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The Miracle Of Using Sacred Mantras For Kids And Families


If you’re a spiritual parent you most likely have already introduced  your children certain elements of spirituality. You may have tried experimented with meditation techniques for children, or using prayer, and you’ve perhaps read them many bedtime stories with religious or spiritual themes. I’m going to suggest that you add a new element to your kid’s spiritual practice: mantras.

Mantras are sacred words or chants that originated in Hinduism in India four thousand years ago, but which are now used in many different spiritualities, ranging from yoga to Buddhism. Mantras are excellent for a variety of reasons. They are fantastic for introducing children to different religions. They’re also great as memory exercises (try playing a game of “Remember the mantra” for a quick memory boost), and they’re amazing at introducing certain attitudes, beliefs and mentalities.

Say for instance that your child is struggling to focus. Simply reciting the seed mantra Om will quite quickly calm the child down, helping them to find focus, which then improves their abilities at school. This is just one of myriad ways in which mantras can help in your child’s development.


Why teach mantras to kids

There are a great many different reasons why you might want to teach mantras to your kids. First of all, mantras are a great way of getting kids into culture. These days, kids are too much at the influence of entertainment, media and celebrities. I don’t want to say too much about media and celebrity, but it goes without saying that it’s not necessarily a positive influence. When you teach your kids mantras you give them a fun way of accessing culture, spirituality and (if it’s fitting for you) religion.

The second reason you might want to teach mantras to kids is to teach them positivity. Whether you’re using religious or non-religious mantras, there are positive messages to learn. Hinduism, Christianity and other religions include important lessons about humility, love, kindness and more. When you give a child a simple mantra, you provide them with a positive message that gets them thinking positively. Even a very basic English mantra like “We are one” can quite quickly teach your child that they are connected to other people, and that we are all responsible for one another. Such a mantra helps to develop a sense of social belonging, which can be of great value to a child’s development.

There are myriad different ways in which you can use mantras with your child. But it ultimately comes down to one thing: when you use a mantra, you’re providing a very simple and very clear positive message. Consider the following list of mantras, for example:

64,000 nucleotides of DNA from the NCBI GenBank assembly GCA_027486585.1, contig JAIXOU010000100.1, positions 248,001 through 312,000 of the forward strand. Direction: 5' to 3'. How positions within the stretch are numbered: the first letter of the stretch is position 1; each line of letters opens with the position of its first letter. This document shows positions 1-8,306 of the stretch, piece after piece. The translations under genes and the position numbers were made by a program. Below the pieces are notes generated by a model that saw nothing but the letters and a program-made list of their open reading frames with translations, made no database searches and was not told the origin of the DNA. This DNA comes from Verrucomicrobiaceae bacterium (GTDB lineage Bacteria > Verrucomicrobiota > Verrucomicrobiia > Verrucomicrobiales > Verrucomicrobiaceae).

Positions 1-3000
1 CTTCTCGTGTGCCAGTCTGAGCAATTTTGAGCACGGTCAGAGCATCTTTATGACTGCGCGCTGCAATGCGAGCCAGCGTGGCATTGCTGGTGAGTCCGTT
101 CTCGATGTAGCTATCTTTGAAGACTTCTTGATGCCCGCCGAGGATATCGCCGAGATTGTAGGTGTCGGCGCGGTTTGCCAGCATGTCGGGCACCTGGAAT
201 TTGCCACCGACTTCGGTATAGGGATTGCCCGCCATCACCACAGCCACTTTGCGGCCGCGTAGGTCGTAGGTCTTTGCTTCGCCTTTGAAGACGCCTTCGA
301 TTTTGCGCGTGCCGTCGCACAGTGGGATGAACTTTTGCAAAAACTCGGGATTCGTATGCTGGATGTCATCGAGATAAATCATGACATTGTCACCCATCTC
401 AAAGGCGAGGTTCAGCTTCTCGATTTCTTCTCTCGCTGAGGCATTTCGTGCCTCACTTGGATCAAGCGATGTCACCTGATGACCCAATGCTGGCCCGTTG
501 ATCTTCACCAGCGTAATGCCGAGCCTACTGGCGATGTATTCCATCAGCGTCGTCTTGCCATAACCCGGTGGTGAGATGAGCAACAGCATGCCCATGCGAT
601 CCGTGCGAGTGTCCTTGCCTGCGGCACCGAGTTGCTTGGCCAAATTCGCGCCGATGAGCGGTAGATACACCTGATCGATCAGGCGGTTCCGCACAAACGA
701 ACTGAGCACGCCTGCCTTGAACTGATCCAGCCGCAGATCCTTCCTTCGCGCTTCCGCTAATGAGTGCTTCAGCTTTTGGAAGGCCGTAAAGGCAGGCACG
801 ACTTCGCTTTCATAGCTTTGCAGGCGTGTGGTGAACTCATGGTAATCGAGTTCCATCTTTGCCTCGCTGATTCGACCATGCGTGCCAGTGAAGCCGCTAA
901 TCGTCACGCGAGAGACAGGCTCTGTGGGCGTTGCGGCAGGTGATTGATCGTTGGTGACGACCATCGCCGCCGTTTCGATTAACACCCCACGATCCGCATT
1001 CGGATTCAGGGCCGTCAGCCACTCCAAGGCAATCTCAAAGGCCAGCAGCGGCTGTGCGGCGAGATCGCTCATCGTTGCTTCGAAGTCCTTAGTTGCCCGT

Example mantras for kids

  • “I give love and kindness to all”
  • “I am thankful for all I have”
  • “I feel happy and peaceful”
  • “I am good.”
  • “I am loved and loving.”

These mantras share two key ingredients. For starters, they are very simple. The child will quite quickly learn the mantra and remember it. This is important because ideally your child should continue to think about the mantra for many days or weeks. The second commonality is that they all provide a clear positive message. Whether the message is about peace or love, there is some positive mentality to be learnt. It’s important that the message (the lesson) be immediately obvious and very easy to remember. The simple the message, the more likely the child is to retain it.

Playing games with mantras

One of the best ways to introduce children to mantras is through games. There are many different mantra games that you can play. Essentially, any childs word game can be quite readily converted into a mantra game. My favorite mantra game, however, is a singing game, in which you sit with the child clapping to a rhythm and reciting a mantra. This is very simple to do. Simply pick a mantra that uses single syllable sounds / words (for instance, “Sa Ta Na Ma”) and then rhythmically chant the mantra while clapping. Essentially, it’s “Patter cake patter cake baker’s man” but with using a mantra.

Which mantras are best for kids?

English mantras:

“I am calm and happy.”

“We are one.”

“I am lovable.”

“I am safe.”

“I love all.”

“I smile inside and out.”

Spiritual Mantras

“Om” and “Om mani pade hum” (read more) 

Sa Ta Na Ma is the most important kundalini yoga meditation for change. Sa Ta Na Ma vaguely translates to Existence, Life, Dead, Rebirh.   The Sa Ta Na Ma mantra for change is to be used alongside specific mudras (hand positions) as well as sounds and specific mind focus. (read more)

I am happy: 

I am Happy, I am Good
I am happy
I am good
I am happy
I am good
Satnam, satnam, satnam -ji!
Wahe guru wahe guru wahe guru ji;

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